It's far from plain sailing as missiles fly on GMIV - but a warm welcome awaits
Dick Durham reports from onboard Gipsy Moth as she sails south from Gibraltar to the Canaries
Dick’s report from Friday:
Position: 29 degrees 39.71 N 13 degrees 45.01 W
Weather: wind North 25-35 knots, sea rough
Solo circumnavigator Francis Chichester always complained about his boat’s readiness to stick her rail in the water on the wind and of her capacity to stick both rails in when off it.
The last 18 hours have shown that 40 years on nothing has changed. Gipsy Moth IV rolls maddeningly.
We have been under staysail only, since the early hours when an ugly cross sea and up to 40 knots of wind caused us to drop the mainsail which can’t be reefed effectively and the large jib which was still overpowering her narrow hull.
We tried to re-set the mizzen which on most ketch-rigged craft should have produced a good heavy weather sail plan. But this caused her to stall.
So all day and all night the miniscule staysail has been the only sail dragging her towards the Canaries although at an acceptable 4-6 knots. Meanwhile she has rolled, rolled, rolled.
The motion has sent Martin, sick and back to his bunk, has hurled Rahim bodily onto the chart table where he sat like a mystic in a kasbah coffee shop, and thrown Myles completely off the helm and onto the cockpit floor.
The locker drawers open as she rolls to port then shut as she rolls to starboard. Locker doors wave at you from head to galley as though in some abandoned house.
When Mrs Mate, Antonia, started making supper she opened the one locker which hadn’t opened itself as GMIV rolled to port and was showered with jars of jam, Lea & Perrins sauce bottles, plastic tubs of peanut butter and narrowly missed being brained by a heavy duty jar of Marmite.
‘**** this,’ said skipper Steve, ‘those ******* bottles are going over the side this is like the first day on the Somme’.
Just making a cup of tea is a major offensive in the lurching bedlam of the Mad Hatter’s kitchen. Firing up the Primus means liberally hosing down the stove with methelated spirit, followed by the conflagration from the too-cold paraffin jets. It’s like trying to cook a three minute egg with napalm.
The galley has been pebble-dashed with milk, tea, sugar and Irish stew. It is described as ‘minging’, whatever that means, by Mrs Mate who lives in hope that her three young charges will one day clean up after them.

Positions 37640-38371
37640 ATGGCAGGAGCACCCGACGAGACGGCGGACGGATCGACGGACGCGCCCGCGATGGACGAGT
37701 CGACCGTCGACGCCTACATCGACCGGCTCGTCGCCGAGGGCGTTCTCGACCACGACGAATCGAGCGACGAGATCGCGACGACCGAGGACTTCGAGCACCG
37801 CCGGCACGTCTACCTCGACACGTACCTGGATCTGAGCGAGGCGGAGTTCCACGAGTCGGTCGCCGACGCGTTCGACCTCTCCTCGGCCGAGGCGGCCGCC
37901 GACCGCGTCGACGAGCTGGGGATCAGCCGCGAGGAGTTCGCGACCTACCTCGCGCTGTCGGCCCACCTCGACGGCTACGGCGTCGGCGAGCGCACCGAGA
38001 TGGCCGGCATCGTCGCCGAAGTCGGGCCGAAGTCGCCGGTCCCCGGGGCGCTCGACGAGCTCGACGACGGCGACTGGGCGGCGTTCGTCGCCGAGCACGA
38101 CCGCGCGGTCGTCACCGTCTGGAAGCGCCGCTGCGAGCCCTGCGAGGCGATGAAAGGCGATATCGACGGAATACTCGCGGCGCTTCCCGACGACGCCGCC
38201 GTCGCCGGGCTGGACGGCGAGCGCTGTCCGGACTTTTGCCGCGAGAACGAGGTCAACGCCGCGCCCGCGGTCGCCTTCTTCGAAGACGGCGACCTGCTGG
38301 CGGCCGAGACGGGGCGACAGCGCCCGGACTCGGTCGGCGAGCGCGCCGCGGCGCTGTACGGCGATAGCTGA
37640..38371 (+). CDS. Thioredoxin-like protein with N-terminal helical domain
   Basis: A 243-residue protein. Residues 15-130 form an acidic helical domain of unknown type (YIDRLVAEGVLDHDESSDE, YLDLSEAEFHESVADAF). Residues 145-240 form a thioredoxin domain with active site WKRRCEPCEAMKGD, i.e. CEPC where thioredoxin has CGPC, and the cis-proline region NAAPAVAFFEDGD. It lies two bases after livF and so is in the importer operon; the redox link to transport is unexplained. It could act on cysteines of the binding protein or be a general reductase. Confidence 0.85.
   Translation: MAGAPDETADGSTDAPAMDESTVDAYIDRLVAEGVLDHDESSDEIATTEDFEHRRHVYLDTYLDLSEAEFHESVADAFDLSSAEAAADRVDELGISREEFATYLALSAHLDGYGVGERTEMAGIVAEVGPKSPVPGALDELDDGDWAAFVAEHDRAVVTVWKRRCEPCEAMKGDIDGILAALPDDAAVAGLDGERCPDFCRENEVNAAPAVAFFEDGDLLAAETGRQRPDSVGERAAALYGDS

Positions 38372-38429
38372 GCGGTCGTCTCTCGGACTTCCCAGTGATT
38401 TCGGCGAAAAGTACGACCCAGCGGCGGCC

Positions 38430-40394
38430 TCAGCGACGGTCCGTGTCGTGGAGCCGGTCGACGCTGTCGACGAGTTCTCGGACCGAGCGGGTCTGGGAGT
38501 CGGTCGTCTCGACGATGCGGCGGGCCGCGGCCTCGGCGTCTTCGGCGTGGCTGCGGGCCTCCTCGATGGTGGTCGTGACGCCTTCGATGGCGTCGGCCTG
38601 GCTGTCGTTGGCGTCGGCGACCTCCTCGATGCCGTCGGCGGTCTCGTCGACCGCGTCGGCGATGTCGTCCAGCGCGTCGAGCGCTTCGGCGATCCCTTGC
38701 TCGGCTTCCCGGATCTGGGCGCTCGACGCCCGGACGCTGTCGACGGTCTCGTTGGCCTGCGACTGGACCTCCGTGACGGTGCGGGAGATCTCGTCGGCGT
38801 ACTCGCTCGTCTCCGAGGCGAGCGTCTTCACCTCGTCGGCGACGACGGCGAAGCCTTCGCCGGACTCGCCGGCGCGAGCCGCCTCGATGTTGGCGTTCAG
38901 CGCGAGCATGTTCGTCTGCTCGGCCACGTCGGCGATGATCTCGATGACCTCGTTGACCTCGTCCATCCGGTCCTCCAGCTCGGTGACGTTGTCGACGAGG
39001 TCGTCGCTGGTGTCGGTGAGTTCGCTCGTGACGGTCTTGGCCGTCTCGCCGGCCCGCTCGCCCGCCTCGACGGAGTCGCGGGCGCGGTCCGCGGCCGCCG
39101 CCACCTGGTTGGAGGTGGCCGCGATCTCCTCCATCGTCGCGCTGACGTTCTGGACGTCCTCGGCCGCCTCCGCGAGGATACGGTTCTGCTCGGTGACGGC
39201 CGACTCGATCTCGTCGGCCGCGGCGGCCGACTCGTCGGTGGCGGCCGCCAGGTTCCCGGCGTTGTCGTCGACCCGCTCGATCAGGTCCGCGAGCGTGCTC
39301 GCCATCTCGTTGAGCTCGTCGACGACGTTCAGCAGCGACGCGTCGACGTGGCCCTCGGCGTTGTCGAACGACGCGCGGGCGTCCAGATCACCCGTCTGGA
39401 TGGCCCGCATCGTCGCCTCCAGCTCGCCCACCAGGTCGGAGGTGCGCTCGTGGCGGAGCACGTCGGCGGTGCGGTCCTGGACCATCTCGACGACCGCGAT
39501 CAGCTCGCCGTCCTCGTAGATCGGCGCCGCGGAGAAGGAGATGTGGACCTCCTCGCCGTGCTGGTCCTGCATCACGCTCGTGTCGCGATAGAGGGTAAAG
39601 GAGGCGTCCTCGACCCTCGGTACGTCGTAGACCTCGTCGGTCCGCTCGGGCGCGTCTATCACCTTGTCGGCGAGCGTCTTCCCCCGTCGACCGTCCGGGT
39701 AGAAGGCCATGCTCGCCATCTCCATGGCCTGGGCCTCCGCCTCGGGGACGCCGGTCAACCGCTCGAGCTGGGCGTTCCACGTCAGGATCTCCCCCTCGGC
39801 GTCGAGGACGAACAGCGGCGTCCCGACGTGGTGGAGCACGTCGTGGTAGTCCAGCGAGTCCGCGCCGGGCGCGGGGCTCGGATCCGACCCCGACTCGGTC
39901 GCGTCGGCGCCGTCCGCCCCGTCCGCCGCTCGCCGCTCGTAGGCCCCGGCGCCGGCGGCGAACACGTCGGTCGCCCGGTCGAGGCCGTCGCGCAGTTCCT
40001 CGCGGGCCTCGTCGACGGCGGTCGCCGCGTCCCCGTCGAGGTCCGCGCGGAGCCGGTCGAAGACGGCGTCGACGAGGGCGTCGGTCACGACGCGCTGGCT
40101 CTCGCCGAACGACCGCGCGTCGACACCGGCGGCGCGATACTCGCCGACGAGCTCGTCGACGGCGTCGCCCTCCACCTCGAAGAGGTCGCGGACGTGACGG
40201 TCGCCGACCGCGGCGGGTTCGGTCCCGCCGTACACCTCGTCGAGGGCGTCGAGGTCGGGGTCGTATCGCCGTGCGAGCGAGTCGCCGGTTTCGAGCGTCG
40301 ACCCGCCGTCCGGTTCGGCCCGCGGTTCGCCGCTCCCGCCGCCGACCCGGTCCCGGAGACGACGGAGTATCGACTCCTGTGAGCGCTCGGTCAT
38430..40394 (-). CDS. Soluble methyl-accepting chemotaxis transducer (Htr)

Gipsy Moth arrived in Tenerife on Sunday. Dick Durham put finger to keyboard as soon as he could:
Position: Berth 69, pontoon 2, Santa Cruz, Tenerife
Forty years ago they took her hull out of salt water and placed it in a dry-dock beside another of Britain’s famous world-girdling ships, the Cutty Sark.
There was nowhere else for the old tea clipper to go: all the people who could rig her, mend her and sail her engineless hull had taken their skills to the grave. But Gipsy Moth IV sat abandoned by the sea, promenaded, paid-off and prematurely retired. Her skipper had closed the circle, written the book and signed the tea-cloths.
He had no further need for the ‘rocker’ and unsentimentally moved on to the fifth – and last – of his record-chasing mistresses. Now all THAT is history, too. GMIV sits rocking gently more than 2.000 miles from Greenwich.
A woman passes by on the pontoon. She does a double-take. She stops. She says: ‘Chichester’s boat?’ Yes.
‘Bravo,’ comes the reply. She is just one of dozens of folk who have prevented the ship clean-up operation with their requests to come aboard.
Women, children and passers-by of all nationalities have come to take a look. They included Alice Dearlove, 8, from Woodbridge, Suffolk who is sailing with her sister and mum and dad to the Caribbean. But already the sight of GMIV has inspired her: she wants her parents to take out even more down time and cross the Pacific, too!
Then there was Carole May, 69. She approached skipper Steve Rouse, 50, with her dog-eared copy of Gipsy Moth Circles The World to be signed. Her late husband Ronald had died four years ago and she was determined nevertheless to sail on in their 52 ft catamaran on a second circumnavigation to return the book to the immigration officer in Niue Island in the Pacific who gave it to her husband in the first place.
With all the goodwill going on around GMIV it was difficult for her crew to get the necessary cleaning and watering completed. But what a way to have your day spoiled!